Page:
Another huge lesson we learned was the more assumptions you try to validate, the harder it is to validate just one. Spreading your team’s focus too thin leads to mediocre features, customer service, and even affects your user. Quora is a good example of a startup that takes on a fundamentally simple value proposition and knocks it out of the park. They aimed to provide people the easiest way to find answers to questions on topics they cared about. Many believe they did this better than Yahoo! Answers, Aardvark, Answers.com and LinkedIn Answers by using semantic data that give users the answers they’re looking for. When you are looking to solve your customer’s problem, focus on the best possible solution rather than five good ones. Simplicity, clarity and leverage go a long way.

Don’t forget the most important question.

When you are building a product or marketing to an audience, always ask the “Why?” Ask this question from the point of view of a customer. Why do I want to spend $49 on this shirt? Why am I looking at this label over the others on the shelf? Why do I want to click the ‘Buy Now’ button? Don’t create unnecessary steps for the user to get to where they want to go. At JoynIn, we imagined that before each step our users took — whether it was clicking a button or filling out a form — they would ask themselves why they were doing it. The “Why?” had to justify the action and effort. For example, take a look at Groupon: the primary call to action is the “Buy!” button. Before clicking, I intuitively ask myself why. In this case, the reason is clear: to get 60 percent off a Swedish massage. Next step: confirm the purchase and enter in your credit card number. Why? To get a great discount on a Swedish massage. The effort to click a few buttons and pull out my credit card is worth it because of the deal.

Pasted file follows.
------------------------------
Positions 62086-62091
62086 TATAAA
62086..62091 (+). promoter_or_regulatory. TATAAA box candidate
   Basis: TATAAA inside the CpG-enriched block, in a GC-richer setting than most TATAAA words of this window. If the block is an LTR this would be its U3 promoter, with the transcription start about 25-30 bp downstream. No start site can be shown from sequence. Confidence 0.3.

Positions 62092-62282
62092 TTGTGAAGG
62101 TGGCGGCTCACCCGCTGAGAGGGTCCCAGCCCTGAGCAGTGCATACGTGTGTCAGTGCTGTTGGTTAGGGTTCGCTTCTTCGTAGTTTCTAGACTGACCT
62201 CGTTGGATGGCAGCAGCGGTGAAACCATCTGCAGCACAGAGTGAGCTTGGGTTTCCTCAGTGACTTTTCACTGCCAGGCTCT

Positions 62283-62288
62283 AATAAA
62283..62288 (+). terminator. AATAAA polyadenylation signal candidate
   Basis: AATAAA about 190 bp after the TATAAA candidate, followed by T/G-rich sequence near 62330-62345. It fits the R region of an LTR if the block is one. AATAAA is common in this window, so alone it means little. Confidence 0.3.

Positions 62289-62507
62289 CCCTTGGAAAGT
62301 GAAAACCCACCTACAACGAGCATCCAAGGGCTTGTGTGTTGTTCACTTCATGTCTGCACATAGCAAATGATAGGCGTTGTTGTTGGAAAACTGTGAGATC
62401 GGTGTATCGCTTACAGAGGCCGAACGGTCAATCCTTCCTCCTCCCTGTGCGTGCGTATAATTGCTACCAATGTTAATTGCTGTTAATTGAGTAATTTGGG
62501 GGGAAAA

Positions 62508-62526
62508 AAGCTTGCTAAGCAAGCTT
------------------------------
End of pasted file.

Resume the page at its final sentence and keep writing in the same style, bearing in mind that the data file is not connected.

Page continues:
Resist the temptation to solve all the world’s problems right away. Pinpoint your focus and embrace the Lean Startup principles. Doing so will help you understand where to spend your precious time, effort and money.

Lean Products = Faster Adoption

Friday, November 19th, 2010

Photo Credit: Simon Peckham

Building a startup is challenging…consumer facing, enterprise or some other product type, you need customers/users to turn your startup into a business.  Most new internet based business models aren’t even relevant until the product reaches some type of critical mass.  If that is the case, you better start building fast…because since you can’t depend on cash flow to sustain your business, you’re talking about burning investment money one day at a time in pursuit of profit.

Figuring out how to create “viral adoption” is the now the holly grail of user acquisition.  A strategic invite feature hear, some gaming elements there, don’t forget to connect to Facebook and Twitter…all are method of helping create faster adoption with internet products.  However, what many fail to understand and what I am learning as I help design a product for my new startup, is it’s by far more important to adopt a “lean product” methodology first and think about user acquisition later.  Instead of thinking…”how do I get users to use my product“…think…”how do I eliminate all reasons not to use my product”.  It’s a small but extremely important distinction to make.  Be minimalistic…and don’t build something that sucks (the robust platform and the incredible product will come as your gain adoption).